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Five things I've learned: Effective leadership

Five things I've learned: Effective leadership

Gen-i Australia CEO, Paul Wilson, takes time to consider effective leadership

Ever just want to slow down at work? Remember the days when you had space in your diary, could make a snap decision to take a long lunch, or when you regularly used that gym membership? What happened to work-life balance? When did it become so hard and where did the time go?

Our everyday world is becoming increasingly fast-paced. Technology is a crucial part of our everyday lives and it changes day-by-day. The accelerating rate of technology change is not something you can influence. You can’t prevent it, you can’t stop it, but you can choose your approach.

The speed of technology change is compounded by the pace of social change and it has a psychological impact creating a state of constant flux. ‘Techo-stress’ is the label applied to the stress of adjusting to changing and new technologies.

There is also the concept of ‘time sickness’ which comes from trying to juggle too many options with too little time. We experience events happening faster and faster. It is difficult for us to slow down.

Consider: How many times have you become impatient with your computer taking too long to boot? It’s crazy to think a extra few seconds waiting for something to happen is now the cause of impatience, frustration and stress.

When did seconds become precious? How do we find balance and, more importantly, steal our own time back?

1. Personal tempo

I try to find my ‘personal tempo’ — my own speed of activity and movement with a rate and rhythm that I control. It means you are in tune, not out of tune. How do you find your personal tempo? Zen figured it out 4000 years ago with a simple quote: “Sit, walk or run but don’t wobble.”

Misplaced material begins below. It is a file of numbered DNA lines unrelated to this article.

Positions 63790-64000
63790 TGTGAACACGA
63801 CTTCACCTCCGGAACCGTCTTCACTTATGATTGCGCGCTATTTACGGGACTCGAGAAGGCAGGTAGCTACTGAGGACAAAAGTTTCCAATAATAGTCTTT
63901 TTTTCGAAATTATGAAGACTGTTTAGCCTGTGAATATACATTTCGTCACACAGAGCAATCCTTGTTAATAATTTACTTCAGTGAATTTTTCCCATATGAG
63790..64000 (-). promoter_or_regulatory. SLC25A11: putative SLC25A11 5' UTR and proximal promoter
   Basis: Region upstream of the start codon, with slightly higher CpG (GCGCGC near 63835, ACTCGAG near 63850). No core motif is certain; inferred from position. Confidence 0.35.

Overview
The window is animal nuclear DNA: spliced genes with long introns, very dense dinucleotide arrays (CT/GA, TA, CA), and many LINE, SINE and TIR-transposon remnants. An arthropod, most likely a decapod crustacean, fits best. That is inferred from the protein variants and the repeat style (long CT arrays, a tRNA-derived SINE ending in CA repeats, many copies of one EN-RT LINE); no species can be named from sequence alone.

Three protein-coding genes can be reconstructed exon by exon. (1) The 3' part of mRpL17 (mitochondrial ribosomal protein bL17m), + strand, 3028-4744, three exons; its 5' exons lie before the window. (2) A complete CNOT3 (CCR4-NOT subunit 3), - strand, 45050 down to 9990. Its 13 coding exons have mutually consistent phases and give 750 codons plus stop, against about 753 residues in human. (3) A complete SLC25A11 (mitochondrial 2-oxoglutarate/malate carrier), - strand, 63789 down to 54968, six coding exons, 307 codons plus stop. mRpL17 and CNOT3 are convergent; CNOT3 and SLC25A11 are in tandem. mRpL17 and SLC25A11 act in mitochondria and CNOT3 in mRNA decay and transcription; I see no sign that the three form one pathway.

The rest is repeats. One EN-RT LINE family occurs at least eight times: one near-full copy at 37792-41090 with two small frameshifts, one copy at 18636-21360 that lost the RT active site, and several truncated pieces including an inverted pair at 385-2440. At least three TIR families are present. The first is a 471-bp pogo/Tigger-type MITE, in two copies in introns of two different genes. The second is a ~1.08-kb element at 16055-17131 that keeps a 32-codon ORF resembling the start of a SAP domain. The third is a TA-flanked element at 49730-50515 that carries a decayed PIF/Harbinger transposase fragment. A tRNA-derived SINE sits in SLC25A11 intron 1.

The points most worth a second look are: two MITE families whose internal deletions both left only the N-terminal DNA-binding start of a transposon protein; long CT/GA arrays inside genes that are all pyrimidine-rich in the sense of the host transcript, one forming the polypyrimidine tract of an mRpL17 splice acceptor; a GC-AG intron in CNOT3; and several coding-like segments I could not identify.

2. Sit

Sitting is about taking the time to think. When did you last do that at work — not on the spot desperately trying to come up with an answer, but prioritising and scheduling time to think in your week? Rather than opening your laptop on Monday morning and drowning under the usual e-mail avalanche, decide on the most important thing you need to achieve and book an hour to work on it at your own pace — your personal tempo.

3. Walk

Walking is about choosing when to slow down in order to speed up. Slowing down to deliver a message or make an important point is more effective. Your personal tempo shouldn’t always be fast; you can vary your pace for greatest impact, choosing a personal tempo for the right speed and right course of action depending on the situation. As a leader, you set the speed and pace for your people. Slow down and take the frenetic pace out of things, and they will too.

4. Run

Run, but with purpose, clarity and clear direction, with a definite start and finish. The key to running is consciously choosing when to do so, and most importantly not running all the time. When you run and use pace effectively, it has more impact.

5. Wobble

Lastly and most importantly, don’t wobble. Don’t be indecisive. Don’t let the pace of change cause you to be uncertain, to get stuck in the question. Not making decisions — or doing nothing — is no longer an option in business today.

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